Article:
Lye Tuck-Po revived her blog two weeks ago with an adorable—and that’s the only appropriate word—picture of three Batek children taken in a forest during her most recent visit. All three kids appear to be under seven. A little boy on the right has a determined look on his face as he chops away with a small machete, while a girl next to him is sucking on a ginger root and a third child kneels on the ground, glancing curiously back at the other two.
Dr. Lye, a Malaysian anthropologist, published a blog until August 2009 that included a lot of her ethnographic research notes about the Batek. But she shut it down due to the pressures of other work. She has just decided to start it again, though this time she plans to focus mostly on her photos.
Titled “Anthropological Notebook: Reflections & Photography from Travels & Fieldwork,” the first entry in the new blog is dated May 21. She indicates in the blog that she has returned many times to visit her Batek friends over the years since she did her field work in 1995, most recently in February 2010. Her observations about the Batek are interesting, and her photos, as they have been in the past, are fascinating.
She comments, about her opening photo, that the children were just as curious about her as she was about them. She writes that she sang songs to them she had learned from others in their community during earlier visits. It was an effective ice-breaker.
She describes her other photos of the Batek, which she posted daily last week. One is of a man who hosts tourists visiting the Taman Negara National Park, near which they live. Another shows a man making blowpipes to sell to park visitors. Still another shows five men waiting their turns to guide visitors to the top of Gunong Tahan, the highest mountain in the park and in Peninsular Malaysia.
She writes that some of the Batek now have cell phones at their forest homes, so it is much easier for her to maintain regular voice communication with them. A tall photo she posted on May 25 shows some people walking along a forest pathway, dwarfed by the towering trees. She has a way of communicating information with her photos so that further explanation is unnecessary.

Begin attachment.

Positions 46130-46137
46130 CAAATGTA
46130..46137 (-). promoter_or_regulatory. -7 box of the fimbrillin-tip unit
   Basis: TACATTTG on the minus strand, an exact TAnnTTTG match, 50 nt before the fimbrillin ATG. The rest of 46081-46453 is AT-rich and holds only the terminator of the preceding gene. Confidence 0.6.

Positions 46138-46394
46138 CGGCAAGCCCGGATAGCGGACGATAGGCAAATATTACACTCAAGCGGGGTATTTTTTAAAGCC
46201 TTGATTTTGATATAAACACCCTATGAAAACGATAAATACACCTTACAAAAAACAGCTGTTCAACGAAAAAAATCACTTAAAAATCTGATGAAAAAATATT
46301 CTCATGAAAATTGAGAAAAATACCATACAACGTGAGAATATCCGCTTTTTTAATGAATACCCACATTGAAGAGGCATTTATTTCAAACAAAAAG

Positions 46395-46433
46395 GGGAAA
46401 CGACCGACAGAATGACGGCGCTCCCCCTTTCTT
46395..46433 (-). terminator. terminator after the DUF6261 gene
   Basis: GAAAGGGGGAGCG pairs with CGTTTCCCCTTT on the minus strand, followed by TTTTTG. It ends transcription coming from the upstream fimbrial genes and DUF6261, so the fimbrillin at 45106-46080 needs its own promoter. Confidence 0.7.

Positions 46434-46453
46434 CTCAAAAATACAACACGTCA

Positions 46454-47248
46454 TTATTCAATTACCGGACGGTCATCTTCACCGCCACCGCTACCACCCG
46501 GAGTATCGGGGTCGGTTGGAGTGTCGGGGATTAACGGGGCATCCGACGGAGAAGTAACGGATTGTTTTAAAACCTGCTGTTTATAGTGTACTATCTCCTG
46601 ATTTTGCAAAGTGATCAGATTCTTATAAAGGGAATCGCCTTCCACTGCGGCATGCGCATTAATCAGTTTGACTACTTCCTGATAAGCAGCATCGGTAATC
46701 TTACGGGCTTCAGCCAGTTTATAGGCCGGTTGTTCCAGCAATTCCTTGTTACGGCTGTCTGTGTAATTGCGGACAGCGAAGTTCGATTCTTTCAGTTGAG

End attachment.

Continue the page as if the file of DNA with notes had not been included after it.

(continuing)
On Wednesday last week, she posted a photo of a young mother with a wistful look, holding her baby on her hip. Below it, she showed another of the same person, taken in 1995 when she a girl of about nine. At that time, Dr. Lye’s photo caught the girl launching objects at birds from near the top of a tall tree.
A photo on Thursday showed two older men, twin brothers, and she posted below it a group picture from 1995 that included the same two men in the background. She points out that one of the men appeared to be in failing health. When she approached him and sat down, the man did not look directly at her most of the time.
She asked him if he remembered her and he acknowledged that he did. The anthropologist recalls that she, too, had a hard time looking directly at him. They sat back to back looking out into the forest while they talked about old times. They glanced at one another only once when they shared a joke. She explains that that it a characteristic Batek way of avoiding the display of emotions.
She discusses the Batek habit of frequently building new houses—to allow for family expansion, to allow people to move farther away from others they have grown to dislike, and for other such reasons. She includes a photo of someone thatching a new roof. That gave her the idea of taking photos of pathways into and through communities. She has continued posting photos and detailed explanations this week.
Dr. Lye may have intended to confine her new blog mostly to photos, but she nonetheless has already included some substantial information about the Batek in the pictures and text she has posted.